Kick (Offing) It

Iowa continues to lead the nation in kickoff returns. The Hawkeyes average 31.8 yards per return, an average that bumped up ever so slightly against Penn State, when three kickoffs were returned for a 34-yard average. Ihmir Smith-Marsette averages 33.7 yards per return, which leads the Big Ten and is second nationally.

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Ferentz credited being allowed to hire an extra assistant coach, thus making LeVar Woods a full-time special teams coach for that. He said the improvement of kicker Miguel Recinos and punter Colten Rastetter also is a testament to Woods.

“I think that has been a real benefit,” Ferentz said. “I applaud the NCAA for that ... Having a coach for all of our specialists is very good.”

Injury news

Ferentz said backup tight end Shaun Beyer (a former Cedar Rapids Kennedy prep) was injured in Monday’s non-contact practice and will miss Saturday’s game against Purdue. He could be out multiple weeks.

Kelly-Martin didn’t play much against Penn State and part of it was an ankle injury that has nagged him since the first game of the season. Ferentz said Kelly-Martin is “a little sore” but is expected to be available against Purdue.

With the suspension this week of Matt Hankins, Michael Ojemudia is listed on Iowa’s depth chart as backup cornerback on both sides. True freshmen Riley Moss (right corner) and Julius Brents (left corner) continue to be the starters. Hankins and defensive back Trey Creamer were suspended from all team activities this week after being charged by Iowa City police for excessive noise during a party at their residence.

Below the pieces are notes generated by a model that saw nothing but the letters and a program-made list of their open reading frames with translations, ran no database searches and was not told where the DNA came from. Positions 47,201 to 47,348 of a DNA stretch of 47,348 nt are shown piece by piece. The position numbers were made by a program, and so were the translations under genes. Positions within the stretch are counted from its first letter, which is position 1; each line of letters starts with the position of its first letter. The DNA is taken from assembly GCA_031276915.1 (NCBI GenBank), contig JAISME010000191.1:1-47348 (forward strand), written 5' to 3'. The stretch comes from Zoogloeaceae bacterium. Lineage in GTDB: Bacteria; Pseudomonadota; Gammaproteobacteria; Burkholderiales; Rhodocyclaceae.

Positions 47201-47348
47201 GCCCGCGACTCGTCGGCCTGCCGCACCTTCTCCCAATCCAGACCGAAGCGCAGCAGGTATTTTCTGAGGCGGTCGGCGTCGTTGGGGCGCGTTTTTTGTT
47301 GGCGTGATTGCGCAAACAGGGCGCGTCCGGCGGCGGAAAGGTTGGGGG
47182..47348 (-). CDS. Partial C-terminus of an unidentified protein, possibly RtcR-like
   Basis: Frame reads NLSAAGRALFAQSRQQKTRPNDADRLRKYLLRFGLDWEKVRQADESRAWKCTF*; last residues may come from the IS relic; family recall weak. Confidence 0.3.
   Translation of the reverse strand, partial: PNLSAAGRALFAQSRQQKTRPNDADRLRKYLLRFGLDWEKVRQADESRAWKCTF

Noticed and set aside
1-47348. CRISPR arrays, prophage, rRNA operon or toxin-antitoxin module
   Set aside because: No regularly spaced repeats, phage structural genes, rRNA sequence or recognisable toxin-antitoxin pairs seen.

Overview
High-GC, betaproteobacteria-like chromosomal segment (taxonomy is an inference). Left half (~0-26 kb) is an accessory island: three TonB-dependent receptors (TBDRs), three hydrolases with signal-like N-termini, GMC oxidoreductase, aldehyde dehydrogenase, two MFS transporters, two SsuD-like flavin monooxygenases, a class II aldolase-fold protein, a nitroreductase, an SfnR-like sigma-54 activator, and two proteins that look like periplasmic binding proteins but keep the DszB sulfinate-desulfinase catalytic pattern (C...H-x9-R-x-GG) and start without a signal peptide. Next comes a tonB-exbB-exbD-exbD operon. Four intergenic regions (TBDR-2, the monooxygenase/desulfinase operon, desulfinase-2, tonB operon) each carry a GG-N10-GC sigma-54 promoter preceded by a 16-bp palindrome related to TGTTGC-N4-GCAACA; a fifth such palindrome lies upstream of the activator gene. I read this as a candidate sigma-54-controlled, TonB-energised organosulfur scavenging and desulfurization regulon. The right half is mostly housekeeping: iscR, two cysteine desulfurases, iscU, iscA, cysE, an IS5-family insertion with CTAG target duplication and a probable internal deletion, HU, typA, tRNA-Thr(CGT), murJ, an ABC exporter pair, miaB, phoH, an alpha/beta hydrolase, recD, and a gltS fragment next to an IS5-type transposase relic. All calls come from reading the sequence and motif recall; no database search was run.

Trickeration nation

Ferentz was asked about the increased use of trick plays this season for Iowa. For instance, Iowa scored a touchdown on a fake field goal pass against Penn State from holder Rastetter to defensive end Sam Brincks and tried a fake punt later in the first half.

T.J. Hockenson scored against Minnesota on a swinging gate run off a fake field goal. Ferentz notoriously has been against “trickeration” throughout his career, but said he has re-evaluated that thinking.

“I have definitely been more open to it the last four years or so than 15 years ago,” Ferentz said.

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Fant usage

The usage, or sometimes lack thereof, of tight end Noah Fant has been a hot topic of conversation this season. The junior’s play count has been much less than fellow tight end T.J. Hockenson, and Fant did not become a factor in the passing game against Penn State until very late.

He also was not in the game on the final play when Iowa had to throw a Hail Mary. Fant was asked about passing targets Tuesday.

“Honestly, I would like to be more involved all the time,” Fant said. “But that’s not really in my control. I can control if I catch the ball, I can control what I do with the ball once I catch it. I’m just taking that standpoint of it. Taking advantage of the opportunities I’ve given when (passes) are thrown to me and things like that ... Just focused on being a team player.”

l Comments: (319) 398-8259; jeff.johnson@thegazette.com